Are You Aware?
A company’s growth is a wonderful experience. As an industry thrives, hiring new employees becomes necessary. New hires require time and resources for appropriate training and licensure. The company is making an investment in this employee. Therefore, it is imperative they hire the right employee for the right job.
When a company makes informed and thoughtful decisions about hiring, they can:
- Cut costs and maximize productivity.
- Avoid fall out from an inadequate hire.
- Optimize workforce management’s ability to decide how, where, and when work gets done and who is best suited for the job.
- Avoid wasted time training under-qualified employees.
- Keep customers happy.
- Provide long-term growth and potential for the company.
- Effect the company’s culture as transitions are smooth, efficient, positive, and best for the group’s work.
“Most managers hire for skills, knowledge and background. Then they fire for behavior,” says Bruce Hubby, founder of PDP, Inc., a Colorado Springs-based company that provides assessments for businesses. Hubby also believes if a company wants to achieve success, they should hire for strengths equal to the position’s requirements, thereby training the right person with the right skills to do the job.
As a small business grows, employees must understand how to organize their tasks and focus on the details. Micromanagement from a boss can hinder a company’s potential, and it is unnecessary if highly qualified individuals have been hired.
Are You Prepared?
Finding the right employee to suit a high-hazard field is an important task. Background checks, skill tests, job board postings, interviews, and resume reviews take time. However, companies can streamline their hiring process by focusing on specific needs and requesting detailed responses. Active recruitment can become part of a company’s hiring model. Using social media sites geared toward job potential, such as LinkedIn, as well as utilizing technical college and career fairs and referral follow-ups can enable a company to seek out employees who match the skill set desired.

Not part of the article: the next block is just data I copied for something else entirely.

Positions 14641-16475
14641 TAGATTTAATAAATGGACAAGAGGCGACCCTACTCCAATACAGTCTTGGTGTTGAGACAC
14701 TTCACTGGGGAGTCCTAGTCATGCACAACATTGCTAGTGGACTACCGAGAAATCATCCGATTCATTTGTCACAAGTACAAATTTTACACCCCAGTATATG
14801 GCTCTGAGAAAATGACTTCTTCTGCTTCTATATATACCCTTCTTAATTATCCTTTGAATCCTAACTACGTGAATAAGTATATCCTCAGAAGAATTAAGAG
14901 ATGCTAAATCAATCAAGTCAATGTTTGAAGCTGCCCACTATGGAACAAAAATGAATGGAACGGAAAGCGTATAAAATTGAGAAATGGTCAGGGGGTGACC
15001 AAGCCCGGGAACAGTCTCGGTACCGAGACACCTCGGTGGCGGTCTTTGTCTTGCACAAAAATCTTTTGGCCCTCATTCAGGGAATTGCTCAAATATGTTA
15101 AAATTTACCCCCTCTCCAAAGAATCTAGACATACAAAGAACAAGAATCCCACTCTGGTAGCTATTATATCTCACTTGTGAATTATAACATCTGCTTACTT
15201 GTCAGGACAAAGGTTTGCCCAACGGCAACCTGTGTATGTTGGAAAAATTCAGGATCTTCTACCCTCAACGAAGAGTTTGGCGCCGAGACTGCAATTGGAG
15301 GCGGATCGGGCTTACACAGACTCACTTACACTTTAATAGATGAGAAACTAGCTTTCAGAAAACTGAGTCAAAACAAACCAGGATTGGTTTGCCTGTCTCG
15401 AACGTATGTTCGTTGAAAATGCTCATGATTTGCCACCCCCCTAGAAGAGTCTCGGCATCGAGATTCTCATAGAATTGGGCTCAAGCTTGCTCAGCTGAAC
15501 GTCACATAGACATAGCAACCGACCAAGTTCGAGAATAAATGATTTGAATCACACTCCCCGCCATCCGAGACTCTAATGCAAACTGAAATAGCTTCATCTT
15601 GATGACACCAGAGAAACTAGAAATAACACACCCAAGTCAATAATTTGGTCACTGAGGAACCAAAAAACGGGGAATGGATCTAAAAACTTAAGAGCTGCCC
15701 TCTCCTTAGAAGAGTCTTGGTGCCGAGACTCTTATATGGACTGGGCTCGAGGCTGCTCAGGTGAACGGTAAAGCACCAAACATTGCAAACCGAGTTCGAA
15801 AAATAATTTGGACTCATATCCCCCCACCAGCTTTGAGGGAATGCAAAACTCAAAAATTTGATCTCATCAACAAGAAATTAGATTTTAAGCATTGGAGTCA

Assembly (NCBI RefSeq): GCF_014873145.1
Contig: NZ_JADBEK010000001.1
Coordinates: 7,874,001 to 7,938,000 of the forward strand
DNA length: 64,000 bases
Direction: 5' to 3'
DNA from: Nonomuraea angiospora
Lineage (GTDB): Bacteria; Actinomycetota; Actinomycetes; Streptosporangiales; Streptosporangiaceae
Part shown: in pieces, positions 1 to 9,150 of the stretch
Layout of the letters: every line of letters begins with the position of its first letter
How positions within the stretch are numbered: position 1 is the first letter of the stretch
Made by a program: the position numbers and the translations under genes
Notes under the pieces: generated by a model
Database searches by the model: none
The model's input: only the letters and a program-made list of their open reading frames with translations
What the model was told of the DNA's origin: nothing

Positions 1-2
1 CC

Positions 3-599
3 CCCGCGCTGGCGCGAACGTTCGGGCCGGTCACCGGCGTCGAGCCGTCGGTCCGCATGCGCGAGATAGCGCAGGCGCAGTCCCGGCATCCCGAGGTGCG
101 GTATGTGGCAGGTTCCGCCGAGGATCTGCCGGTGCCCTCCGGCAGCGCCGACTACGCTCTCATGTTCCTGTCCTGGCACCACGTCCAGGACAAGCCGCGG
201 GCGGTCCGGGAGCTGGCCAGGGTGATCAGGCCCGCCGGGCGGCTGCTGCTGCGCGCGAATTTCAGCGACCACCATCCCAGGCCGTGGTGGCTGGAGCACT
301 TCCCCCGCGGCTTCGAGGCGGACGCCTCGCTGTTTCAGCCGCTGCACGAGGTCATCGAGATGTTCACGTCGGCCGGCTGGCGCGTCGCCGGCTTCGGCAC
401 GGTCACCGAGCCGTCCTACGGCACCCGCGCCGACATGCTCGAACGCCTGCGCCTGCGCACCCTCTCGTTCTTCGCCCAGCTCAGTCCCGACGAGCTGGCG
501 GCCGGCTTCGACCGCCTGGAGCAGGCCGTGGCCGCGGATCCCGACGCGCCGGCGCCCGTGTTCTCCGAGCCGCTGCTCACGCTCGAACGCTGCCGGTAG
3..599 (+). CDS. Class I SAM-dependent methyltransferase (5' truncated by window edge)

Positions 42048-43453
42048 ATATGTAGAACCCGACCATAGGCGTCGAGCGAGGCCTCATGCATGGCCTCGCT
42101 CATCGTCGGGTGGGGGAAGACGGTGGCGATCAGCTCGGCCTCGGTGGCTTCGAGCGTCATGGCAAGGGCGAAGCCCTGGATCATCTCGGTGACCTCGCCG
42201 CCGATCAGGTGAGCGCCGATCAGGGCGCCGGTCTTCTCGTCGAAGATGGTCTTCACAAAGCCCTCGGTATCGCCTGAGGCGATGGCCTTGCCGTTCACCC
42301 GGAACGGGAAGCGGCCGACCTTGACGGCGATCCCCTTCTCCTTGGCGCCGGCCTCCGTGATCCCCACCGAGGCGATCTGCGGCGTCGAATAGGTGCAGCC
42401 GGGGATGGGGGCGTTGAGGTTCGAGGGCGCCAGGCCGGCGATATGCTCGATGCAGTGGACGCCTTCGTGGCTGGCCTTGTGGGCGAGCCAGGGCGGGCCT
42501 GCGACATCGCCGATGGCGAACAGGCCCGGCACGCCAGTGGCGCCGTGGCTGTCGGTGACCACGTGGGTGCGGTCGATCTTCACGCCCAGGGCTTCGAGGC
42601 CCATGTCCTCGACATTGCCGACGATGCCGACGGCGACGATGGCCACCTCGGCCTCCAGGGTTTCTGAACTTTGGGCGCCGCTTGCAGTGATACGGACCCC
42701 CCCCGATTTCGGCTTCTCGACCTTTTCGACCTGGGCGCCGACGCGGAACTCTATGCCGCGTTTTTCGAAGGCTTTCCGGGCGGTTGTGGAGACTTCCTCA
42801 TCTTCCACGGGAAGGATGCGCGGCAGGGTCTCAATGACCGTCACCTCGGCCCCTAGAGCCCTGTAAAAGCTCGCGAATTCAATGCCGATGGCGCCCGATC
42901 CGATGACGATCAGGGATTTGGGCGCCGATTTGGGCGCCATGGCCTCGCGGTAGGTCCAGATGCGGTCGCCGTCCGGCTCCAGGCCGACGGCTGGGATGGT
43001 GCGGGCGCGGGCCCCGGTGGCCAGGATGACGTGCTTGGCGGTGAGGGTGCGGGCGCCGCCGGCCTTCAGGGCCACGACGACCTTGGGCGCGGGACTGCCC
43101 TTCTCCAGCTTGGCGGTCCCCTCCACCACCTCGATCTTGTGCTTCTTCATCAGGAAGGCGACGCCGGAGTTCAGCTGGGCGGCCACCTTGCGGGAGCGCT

In job descriptions, employers can request such specifics such as:
- Salary desire and justification.
- Qualifications including degrees, training, and certifications.
- Prior work experience.
Have applicants arrange their resume a certain way to decipher those who can follow detailed directions. This will also enable management to peruse applications quickly and easily. Pose discussion questions that will be answered verbally in an interview or through written response.
Consider such thoughtful prompts as:
- A potential job site issue and with their approach to the situation.
- A situation requiring a number of things to be done at the same time. Applicant should explain how they would prioritize.
Within high hazard industries, the right person for each job will also understand the safety measures involved. Including a measure of this applicant’s knowledge of safety procedures will also help determine if they are the right fit for this job or if further training will be necessary.
The Berkley Industrial Comp Difference
We focus on partnering with insureds in the high hazard areas that employ individuals with specialized knowledge to execute their roles. A great degree of training and practical application is necessary to complete assignments safely. Our R.A.M.P. experts can help answer hiring questions and identify resources to support excellence in hiring practices.
As companies expand and look to hire new, highly qualified individuals, managers must determine their top priorities for new employees.
All applicants should be prepared to submit:
- Job experience
- Background check
- Verbal communication skills evidence
- Written communication skills evidence
From here, managers should be able to determine which applicants advance.
- Step 1: Application submitted.
- Step 2: Application reviewed by personnel and unqualified applicants dismissed.
- Step 3: Qualified potentials advance to interview round.
- Step 4: Interviews conducted by management or hiring committee.
- Step 5: If necessary, cut applicants again and repeat interview process. Include more in-depth questions and verbal responses for second interview.
- Step 6: Management and/or hiring committee determines which applicant is best suited for the job.
Breaking the process into tiers is time-consuming on the front end, but pays high dividends in return when the right person is hired. In the end, a thorough hiring process will gain a company qualified and loyal employees who save time and money, while bringing excellent skill sets to the field.